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Thread: One piece fiberglass bath tub leaking to floor below

  1. #1

    Default One piece fiberglass bath tub leaking to floor below

    I just noticed the ceiling in my dining room is wet from leak in the bath tub above. This is an 8 years old house with a one piece fiberglass tub/shower unit with Delta mixing valve. The plumbing pipes around the tub are probably PVC. I have checked around the unit for places it could have leaked. The overflow cover was a bit loose and the beveled washer was wet; a plexiglass holding rod doesn't have its ends sealed with caulk (but the fit is quite tight) and all sides are well caulked.

    My son is the primary user of this bathroom and he assures me he has not filled the tub for a bath in the past 90 days.

    I have bought a replacement beveled tub overflow washer that I'll install tomorrow and will also caulk the rod ends. I'm not sure this will fix the problem because the amount of water leaked below indicates that either the tub overflowed or there may be a leak behind/below the tub.

    I'm looking for advice and ideas to find and fix the leak before replacing the drywall in the celing below.
    Last edited by rmk9785e; 05-21-2006 at 08:32 PM.

  2. #2
    Retired Defense Industry Engineer jadnashua's Avatar
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    Suggest if you are going to replace the drywall anyways, open it up and try to see where the water is coming from.
    Jim DeBruycker
    Important note - I'm not a pro
    Retired Defense Industry Engineer; Schluter 2.5-day Workshop Completed 2013, 2014

  3. #3

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    I'm letting the drywall dry out before testing again and hope I won't have to replace it.

  4. #4
    Retired Defense Industry Engineer jadnashua's Avatar
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    The drain assembly could be loose; someone may have taken a shower(s) without closing the curtain or the door. The water supply lines could be leaking...the overflow being a little loose wouldn't be a problem unless the tub was actually overfilled; well, maybe if somebody was making waves
    Jim DeBruycker
    Important note - I'm not a pro
    Retired Defense Industry Engineer; Schluter 2.5-day Workshop Completed 2013, 2014

  5. #5
    Plumber plumber1's Avatar
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    Default leak

    Can't you make an access door on the other side of the wall to expose the drain assembly and faucet? From there you should be able to check and repair the waste and overflow and see if the caulking is bad around your faucet and from there you can see where water may be getting onto the floor and dripping to the ceiling below.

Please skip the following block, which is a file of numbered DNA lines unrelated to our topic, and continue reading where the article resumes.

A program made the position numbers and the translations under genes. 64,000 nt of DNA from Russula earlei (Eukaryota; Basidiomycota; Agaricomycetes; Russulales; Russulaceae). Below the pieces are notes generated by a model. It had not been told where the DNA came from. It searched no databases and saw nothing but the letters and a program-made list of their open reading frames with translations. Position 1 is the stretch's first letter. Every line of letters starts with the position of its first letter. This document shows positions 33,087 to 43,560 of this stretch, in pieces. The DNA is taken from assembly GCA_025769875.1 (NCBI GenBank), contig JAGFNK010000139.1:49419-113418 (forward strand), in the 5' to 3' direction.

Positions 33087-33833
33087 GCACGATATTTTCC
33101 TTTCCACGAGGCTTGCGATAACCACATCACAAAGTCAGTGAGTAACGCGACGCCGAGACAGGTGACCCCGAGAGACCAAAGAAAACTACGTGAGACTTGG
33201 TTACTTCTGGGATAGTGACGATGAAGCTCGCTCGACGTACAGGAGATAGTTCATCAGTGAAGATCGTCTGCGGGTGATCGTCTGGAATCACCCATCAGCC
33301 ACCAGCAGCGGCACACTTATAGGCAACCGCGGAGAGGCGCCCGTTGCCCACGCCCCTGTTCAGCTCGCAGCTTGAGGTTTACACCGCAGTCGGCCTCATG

That may be your only leak if your son use the shower.

    Unless your bathrooms are back to back I would by all means make an access and make it a permanent access.

  6. #6

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    Thank you all for your excellent ideas. They're helping me develop a plan of action. Here is what I'm doing:

    1- For now, the shower/tub is out of use. The ceiling below has dried out.
    2- I have replaced the sponge washer for the overflow and tightened the cover. 3- I have also replaced the gasket on the faucet cover to prevent any leaks from there.
    4- I have caulked the acrylic rod ends to preclude any water leaking from there.
    5- I have closed the drain and put some water in the tub and will check in the morning if any of it leaked and if the ceiling below gets wet. If it remains dry then I'll run some water through the drain and check if any water leak shows up below. If these two tests remain dry then I'll let my son use the shower and see the results.
    6- If there is any leak then I'll make a permanent opening in the closet behind the shower and look for leaks and report back what I find.

    Thank you again for sharing your expertise.

  7. #7
    Plumber plumber1's Avatar
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    Default leak

    Don't know what acrylic rod ends are, but it sounds like you have a plan.

    I can't empathize enough that you should make an access door, especially when you have a closet there. Boy that would make me feel a lot easier to be able to SEE all the tell tail signs that are in there. Quite often there is more than one place that has leaked to some degree more or less. You could see if there was any wetness where water could have gotten on the floor from showers being taken. That is sometimes the last place a homeowner thinks about.

  8. #8
    In the Trades Gary Swart's Avatar
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    Once drywall has gotten wet, it is ruined and needs to be replaced.

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